Winter Solstice, 2011
It’s the Winter Solstice today, December 21st, the shortest day of the year, and therefore, tonight is the longest night. And like everything in our natural world, it’s a reflection of everything else.
Every holiday celebrated at this time of year centers around light. Have you noticed that? We light our homes and Christmas trees, we light the candles on the menorah. Creating light during the darkest part of the year is a natural thing to do. We humans intuitively crave light in the darkness. But our natural tendencies are only part of the reason for all the lights, fires and candle-glow of the season. The other part is pure magick–sympathetic magick, to be precise.
Our ancestors lit bonfires on the highest hills all over the countrysides on Solstice night. The light was supposed to help the sun, who symbolically dies on the longest, darkest night of the year, and is symbolically reborn the following morning. They could see that on this night each year, the sun was at its weakest point. But if it could just manage to rise tomorrow morning, it would once again begin to grow stronger. (As the days begin to grow longer beginning on the day after the Winter Solstice.) The bonfires, the candles (and our holiday lights too, today, I suppose) were supposed to lend extra power to the infant sun to help it be reborn. This reflects the notion we all still have today–that nothing will ever get done unless we do it ourselves. We humans like to feel important that way. 😉
The message of the Winter Solstice is this: Even when things appear to be dark and sort of dead, they aren’t really. Life and light are always there, maybe waiting backstage, maybe hidden in shadow, but only briefly. They always come through. Hopelessness is really just a misunderstanding. Death is an illusion. Darkness is really only a shadow cast by the sun. And all of it is temporary. When you see the Christmas lights twinkling, and the candles glowing, and the fireplaces crackling, be reminded of that beautiful message.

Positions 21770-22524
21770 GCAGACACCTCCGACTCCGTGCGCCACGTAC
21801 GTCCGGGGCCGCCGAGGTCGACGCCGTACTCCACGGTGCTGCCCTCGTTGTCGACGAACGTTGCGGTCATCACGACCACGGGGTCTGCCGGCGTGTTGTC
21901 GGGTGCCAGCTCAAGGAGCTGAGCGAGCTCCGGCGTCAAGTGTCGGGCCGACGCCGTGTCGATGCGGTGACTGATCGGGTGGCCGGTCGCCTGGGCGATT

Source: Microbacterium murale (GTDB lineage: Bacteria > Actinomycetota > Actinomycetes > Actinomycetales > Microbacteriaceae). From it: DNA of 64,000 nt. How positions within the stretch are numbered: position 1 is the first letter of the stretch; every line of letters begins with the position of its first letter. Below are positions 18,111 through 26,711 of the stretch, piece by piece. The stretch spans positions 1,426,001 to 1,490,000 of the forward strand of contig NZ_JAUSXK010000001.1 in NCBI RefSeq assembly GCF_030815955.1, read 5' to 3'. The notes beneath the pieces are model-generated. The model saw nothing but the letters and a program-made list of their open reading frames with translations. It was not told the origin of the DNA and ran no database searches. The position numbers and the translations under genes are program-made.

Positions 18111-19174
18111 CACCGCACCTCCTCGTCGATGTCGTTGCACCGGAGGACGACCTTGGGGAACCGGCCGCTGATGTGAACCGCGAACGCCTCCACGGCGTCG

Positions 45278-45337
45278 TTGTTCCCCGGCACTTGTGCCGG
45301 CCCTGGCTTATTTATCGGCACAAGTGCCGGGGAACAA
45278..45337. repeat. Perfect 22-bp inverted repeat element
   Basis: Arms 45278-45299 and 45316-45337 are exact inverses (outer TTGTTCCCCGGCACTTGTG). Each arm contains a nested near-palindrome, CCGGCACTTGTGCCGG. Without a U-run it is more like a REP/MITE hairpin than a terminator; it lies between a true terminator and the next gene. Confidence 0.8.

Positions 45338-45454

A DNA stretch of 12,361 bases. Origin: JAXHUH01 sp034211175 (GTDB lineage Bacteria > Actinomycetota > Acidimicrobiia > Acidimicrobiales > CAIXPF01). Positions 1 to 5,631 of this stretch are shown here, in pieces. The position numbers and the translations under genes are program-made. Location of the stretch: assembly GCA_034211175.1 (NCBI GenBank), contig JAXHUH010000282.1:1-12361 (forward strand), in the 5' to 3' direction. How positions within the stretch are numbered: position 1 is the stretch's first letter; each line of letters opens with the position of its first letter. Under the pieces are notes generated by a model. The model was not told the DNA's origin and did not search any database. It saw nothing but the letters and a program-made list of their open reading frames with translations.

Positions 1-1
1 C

Every single dawn is a new beginning, but the dawn after the Solstice is one of the most powerful new beginnings of all, the biggest one of the year! If you’ve been needing a fresh start, here it is.
Tonight, then is the perfect night to write down all your bad habits or things you no longer want in your life, and then burn the paper on which you’ve jotted them, letting them go with the darkness. Don’t give them too much thought or attention. This is a ritual of letting go. Scribble quickly, don’t mull or mope. Then burn them and say goodbye. Forget about those things from then on, and turn your attention to the new things you want to bring in to replace them. Make a list of every wonderful think you want in the new year.
Tonight is the night I traditionally leave my letter to Santa out with an offering of cookies and milk. (I’ll leave it out again on Christmas Eve, cause I like to cover my bases.) It contains everything I hope for, wish for, dream of, desire and crave in the coming year.
Santa always delivers, too. I just received one of my wishes from last year’s Santa letter this past Sunday–my whole family together, including my soulmate, celebrating holidays in peace and joy. I can remember when such a thing seemed impossible. But it unfolded easily, naturally, at its own pace, in its own time, and was absolutely wonderful.
Another wish granted! Thank you, Santa. I really do believe!
What are you letting go of tonight?
What are you going to draw into your life to replace it in the coming year?
What can I do to help? (I can’t read manuscripts, folks, but I can advise, comfort, talk and listen.)
Blessed Solstice and a Peaceful Yuletide to one and all!